Sidney D. Dyer
The Divine Authenticity of Scripture: Retrieving an Evangelical Heritage, by Andrew T. B. McGowan. Downers Grove, IL: InterVarsity, 2007, 229 pages, $22.00, paper.
In reviewing this book, my primary concern is to safeguard the doctrine of the inerrancy of Scripture against those who, like McGowan, advocate infallibility without inerrancy. Therefore, I am compelled not merely to review his book, but to offer rebuttal. While Dr. McGowan offers some helpful material, nevertheless, the primary focus of his book requires a critical response.
McGowan's introductory chapter makes it clear that he desires evangelicals to avoid criticism regarding their view of Scripture. He tells us that he had "gradually become concerned that some of the ways of defining and using Scripture within evangelicalism are open to serious criticism and could do us more harm than good if we continue to maintain them in their present form" and that "through a failure to engage with biblical scholarship, and sometimes through sheer obscurantist and anti-intellectual approaches, evangelicals have often damaged rather than helped the case for a high view of Scripture" (11). Critics will not stop criticizing us because we have modified any of our beliefs to please them. They will only stop criticizing us when we cease to be evangelical. So why should evangelicals be concerned about criticism coming from unbelieving biblical scholarship?
McGowan claims that "we should opt for the word 'infallibility' in lieu of the word 'inerrancy' " (48). He presents his concept of infallibility, which is not particularly helpful, with these words, "The argument for 'infallibility' is that the final authority for the Christian is the authority of God speaking in and through his Word and that the Holy Spirit infallibly uses God's Word to achieve all he intends to achieve" (49). In the first part of the statement he has God speaking infallibly in and through his Word while allowing that he spoke errors, slandering the character of God. The second part offers no support for his view. We agree that the Holy Spirit infallibly uses God's Word, but he uses whatever he chooses to use infallibly. While we would not argue that any of our English translations are inerrant, we would argue that the Holy Spirit uses them infallibly as he chooses. Notice carefully that McGowan does not actually argue for the infallibility of the Scriptures themselves, but the Holy Spirit's infallible use of the Scriptures, which leads into his refutation of inerrancy in chapter 4.
In that chapter, McGowan presents three points against inerrancy. The first involves the definition of inerrancy, arguing that since the International Council on Biblical Inerrancy used around twelve pages to define the term, "surely there must be a better word we can use?" (106). He adds, "Any word that requires so much definition, qualifications, affirmation and denial must surely have questions raised as to its value" (106). He is confusing the choice of a word and the choice of a concept. The concept is important, not the word used. Utilizing twelve pages to give a full understanding of the concept does not undermine the concept, nor the word used to represent the concept. Those twelve pages affirm the importance of the doctrine and the need for precision.
His second argument deals with the autographs. According to him, since inerrantists only apply inerrancy to the original autographs and at the same time recognize that "there are errors in the extant manuscripts and translations" (109), why insist that the originals could not contain errors? He actually gives the correct answer by quoting Greg Bahnsen to show that Bahnsen "insists that we must hold to inerrancy because God's veracity is at stake" (109). McGowan refuses to accept that his view impugns the character of God.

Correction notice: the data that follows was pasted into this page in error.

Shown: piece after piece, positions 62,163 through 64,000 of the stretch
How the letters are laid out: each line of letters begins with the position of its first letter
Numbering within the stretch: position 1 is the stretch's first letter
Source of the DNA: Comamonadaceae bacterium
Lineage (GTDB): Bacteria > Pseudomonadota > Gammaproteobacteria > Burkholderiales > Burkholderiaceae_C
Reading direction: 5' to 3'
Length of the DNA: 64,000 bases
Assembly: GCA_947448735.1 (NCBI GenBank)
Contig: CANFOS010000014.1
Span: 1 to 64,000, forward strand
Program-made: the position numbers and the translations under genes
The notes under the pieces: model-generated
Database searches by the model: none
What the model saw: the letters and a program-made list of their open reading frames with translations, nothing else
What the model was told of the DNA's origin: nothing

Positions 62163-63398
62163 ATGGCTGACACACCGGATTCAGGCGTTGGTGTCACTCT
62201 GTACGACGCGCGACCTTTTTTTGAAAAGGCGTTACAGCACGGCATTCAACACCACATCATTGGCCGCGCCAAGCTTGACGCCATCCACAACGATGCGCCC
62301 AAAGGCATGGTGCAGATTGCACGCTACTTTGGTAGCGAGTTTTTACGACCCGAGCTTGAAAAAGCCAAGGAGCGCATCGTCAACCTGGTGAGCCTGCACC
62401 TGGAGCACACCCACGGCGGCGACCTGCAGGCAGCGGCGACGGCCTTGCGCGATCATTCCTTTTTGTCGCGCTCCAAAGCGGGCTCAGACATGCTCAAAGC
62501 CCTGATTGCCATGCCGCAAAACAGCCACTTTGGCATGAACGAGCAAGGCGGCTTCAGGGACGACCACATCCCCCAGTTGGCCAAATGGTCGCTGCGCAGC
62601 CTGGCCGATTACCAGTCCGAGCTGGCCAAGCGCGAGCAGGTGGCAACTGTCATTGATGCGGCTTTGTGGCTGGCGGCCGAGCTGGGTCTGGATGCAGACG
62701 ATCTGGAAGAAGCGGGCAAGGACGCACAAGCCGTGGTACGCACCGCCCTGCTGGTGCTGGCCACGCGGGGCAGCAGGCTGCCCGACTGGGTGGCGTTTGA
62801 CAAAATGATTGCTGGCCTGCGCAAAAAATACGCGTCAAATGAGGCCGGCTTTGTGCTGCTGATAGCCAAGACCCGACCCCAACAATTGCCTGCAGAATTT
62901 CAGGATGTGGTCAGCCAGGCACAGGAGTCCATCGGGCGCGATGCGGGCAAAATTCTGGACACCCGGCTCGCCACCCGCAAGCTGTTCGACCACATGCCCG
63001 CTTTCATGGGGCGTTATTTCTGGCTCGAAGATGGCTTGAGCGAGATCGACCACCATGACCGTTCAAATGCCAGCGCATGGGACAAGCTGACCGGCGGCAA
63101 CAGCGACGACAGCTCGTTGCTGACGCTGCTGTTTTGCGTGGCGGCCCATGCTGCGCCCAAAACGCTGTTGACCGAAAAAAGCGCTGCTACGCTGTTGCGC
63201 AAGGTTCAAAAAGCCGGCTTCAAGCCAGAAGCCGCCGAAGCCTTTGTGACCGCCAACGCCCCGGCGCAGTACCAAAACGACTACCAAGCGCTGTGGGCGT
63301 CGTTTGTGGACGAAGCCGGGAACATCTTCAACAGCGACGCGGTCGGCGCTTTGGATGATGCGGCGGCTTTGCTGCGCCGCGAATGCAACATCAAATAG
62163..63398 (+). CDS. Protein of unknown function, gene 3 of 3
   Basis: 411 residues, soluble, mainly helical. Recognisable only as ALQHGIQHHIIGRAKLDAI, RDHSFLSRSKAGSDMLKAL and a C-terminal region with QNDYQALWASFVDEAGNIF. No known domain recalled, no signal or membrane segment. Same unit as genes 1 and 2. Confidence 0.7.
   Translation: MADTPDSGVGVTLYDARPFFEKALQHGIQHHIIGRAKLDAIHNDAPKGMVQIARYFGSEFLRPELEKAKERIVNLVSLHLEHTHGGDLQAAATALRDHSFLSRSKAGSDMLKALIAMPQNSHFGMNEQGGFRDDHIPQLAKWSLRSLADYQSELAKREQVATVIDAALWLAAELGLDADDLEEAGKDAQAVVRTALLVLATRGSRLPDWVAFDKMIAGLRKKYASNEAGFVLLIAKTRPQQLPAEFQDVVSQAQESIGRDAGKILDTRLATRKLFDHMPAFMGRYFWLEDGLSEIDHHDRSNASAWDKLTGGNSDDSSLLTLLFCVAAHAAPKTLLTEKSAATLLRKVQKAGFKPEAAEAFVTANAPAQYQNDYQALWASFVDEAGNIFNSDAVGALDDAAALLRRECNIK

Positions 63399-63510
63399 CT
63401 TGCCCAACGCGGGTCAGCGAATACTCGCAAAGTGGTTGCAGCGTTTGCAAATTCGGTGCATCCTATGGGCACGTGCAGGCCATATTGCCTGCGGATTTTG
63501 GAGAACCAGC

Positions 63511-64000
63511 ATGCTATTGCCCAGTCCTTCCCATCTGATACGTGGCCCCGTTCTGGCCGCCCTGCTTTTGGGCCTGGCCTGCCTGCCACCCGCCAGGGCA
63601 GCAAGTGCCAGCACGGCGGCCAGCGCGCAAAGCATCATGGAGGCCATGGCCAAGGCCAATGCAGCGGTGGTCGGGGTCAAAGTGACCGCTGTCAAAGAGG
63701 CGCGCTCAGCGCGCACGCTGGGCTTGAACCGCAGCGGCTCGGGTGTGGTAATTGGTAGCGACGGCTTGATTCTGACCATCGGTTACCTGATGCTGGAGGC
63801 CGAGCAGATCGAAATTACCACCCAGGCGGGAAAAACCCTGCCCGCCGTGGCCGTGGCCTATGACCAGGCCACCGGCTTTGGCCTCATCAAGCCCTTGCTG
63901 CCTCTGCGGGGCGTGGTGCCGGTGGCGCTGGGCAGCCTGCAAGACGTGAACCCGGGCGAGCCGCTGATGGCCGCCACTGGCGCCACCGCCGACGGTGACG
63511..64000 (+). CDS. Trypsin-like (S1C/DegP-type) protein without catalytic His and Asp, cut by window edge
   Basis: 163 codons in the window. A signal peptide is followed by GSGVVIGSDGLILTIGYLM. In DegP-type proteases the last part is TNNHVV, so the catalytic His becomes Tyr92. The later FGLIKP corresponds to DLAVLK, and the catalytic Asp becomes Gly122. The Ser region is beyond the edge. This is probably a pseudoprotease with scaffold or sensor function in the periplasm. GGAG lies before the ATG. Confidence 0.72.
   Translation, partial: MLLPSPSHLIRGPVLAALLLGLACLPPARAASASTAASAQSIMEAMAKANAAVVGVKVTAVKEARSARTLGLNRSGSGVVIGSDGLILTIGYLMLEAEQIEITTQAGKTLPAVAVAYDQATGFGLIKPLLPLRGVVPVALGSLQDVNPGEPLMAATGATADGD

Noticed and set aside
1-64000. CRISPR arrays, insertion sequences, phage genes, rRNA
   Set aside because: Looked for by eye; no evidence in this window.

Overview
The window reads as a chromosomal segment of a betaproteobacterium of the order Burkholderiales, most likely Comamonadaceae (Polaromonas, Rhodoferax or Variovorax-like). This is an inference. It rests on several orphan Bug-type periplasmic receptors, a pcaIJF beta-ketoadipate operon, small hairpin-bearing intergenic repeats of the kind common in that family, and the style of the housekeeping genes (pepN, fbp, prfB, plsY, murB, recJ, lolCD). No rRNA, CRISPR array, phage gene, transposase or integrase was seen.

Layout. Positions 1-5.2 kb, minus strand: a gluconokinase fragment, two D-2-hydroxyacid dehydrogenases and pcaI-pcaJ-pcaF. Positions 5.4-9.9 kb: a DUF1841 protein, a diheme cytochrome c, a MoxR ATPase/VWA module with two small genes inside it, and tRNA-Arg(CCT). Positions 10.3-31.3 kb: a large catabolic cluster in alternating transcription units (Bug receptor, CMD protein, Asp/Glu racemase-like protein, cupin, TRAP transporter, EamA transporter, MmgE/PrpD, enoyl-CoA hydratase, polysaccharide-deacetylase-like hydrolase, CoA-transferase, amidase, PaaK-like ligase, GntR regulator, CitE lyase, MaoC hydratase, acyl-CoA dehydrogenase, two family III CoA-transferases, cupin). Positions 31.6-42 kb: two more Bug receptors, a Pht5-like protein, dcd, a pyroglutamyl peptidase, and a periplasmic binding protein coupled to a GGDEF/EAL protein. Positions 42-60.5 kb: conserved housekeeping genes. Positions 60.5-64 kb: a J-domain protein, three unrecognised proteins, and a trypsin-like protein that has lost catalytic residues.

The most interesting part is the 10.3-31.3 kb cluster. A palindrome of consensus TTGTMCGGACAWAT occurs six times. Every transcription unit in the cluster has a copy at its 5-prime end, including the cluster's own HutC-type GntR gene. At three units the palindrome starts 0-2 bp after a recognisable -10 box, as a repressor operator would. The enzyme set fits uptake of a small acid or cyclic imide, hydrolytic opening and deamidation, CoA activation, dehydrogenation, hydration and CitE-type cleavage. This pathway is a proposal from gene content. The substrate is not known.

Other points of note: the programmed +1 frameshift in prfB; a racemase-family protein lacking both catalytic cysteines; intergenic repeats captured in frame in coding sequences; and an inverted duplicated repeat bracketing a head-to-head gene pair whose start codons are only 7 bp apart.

The third argument involves what he calls textual issues, "such as conflicts and contradictions" (112). He uses the old claim of scriptural contradiction by referring to the differences between Matthew's account of Jairus and his daughter (9:18) and those of Mark (5:23) and Luke (8:42). Matthew tells us that Jairus told Jesus that his daughter had just died, whereas Mark tells us that Jairus told Jesus she was at the point of death. Luke simply tells us that Jairus came to Jesus because his daughter was dying. Matthew has obviously given us an abbreviated record of the incident. Mark 5:35 and Luke 8:49 both record the message of those from Jairus's home that his daughter was dead. Matthew left this detail out because he chose to immediately introduce the death of the daughter into his account. Because Matthew and Mark record Jairus's words to Jesus and each gave a different account of what he said regarding his daughter, it appears that Matthew put words in Jairus's mouth that he did not actually utter and we must conclude that we have a contradiction. This is to assume that Matthew and Mark intended to give us all that Jairus said to Jesus. Jairus did not know for sure the physical state of his daughter when he came to Jesus. He obviously left her alive, but by the time he got to Jesus, she could have already been dead. Thus, when Mark records that Jairus told Jesus that his daughter was about to die, Jairus had no way of knowing with any certainty that she was not in fact dead. Matthew may have given us one part of what Jairus said and Mark another. Jairus may have told Jesus that his daughter was about to die and added that she may have already died. We learn from Mark that Jairus pleaded with Jesus earnestly. Mark used the present tense for his plea, which indicates that he said much more to Jesus than has been recorded. There is even the possibility that Jairus in his desperate state said some things in Greek and other things in Aramaic. An excellent example that shows the Evangelists did not always give a full account regards the inscription over the cross. Matthew has, "This is Jesus, the King of the Jews" (27:37); Mark, "the King of the Jews" (15:26); Luke, "This is the King of the Jews" (23:38); and John, "Jesus of Nazareth, the King of the Jews" (19:19). The entire inscription undoubtedly read, "This is Jesus of Nazareth, the King of the Jews." Mark informs us that Jesus addressed the deceased child in Aramaic (5:41), which suggests Jairus most likely spoke to Jesus in Aramaic, even if not exclusively. This means that the difference between Matthew's account and that of Mark may also involve a matter of translation.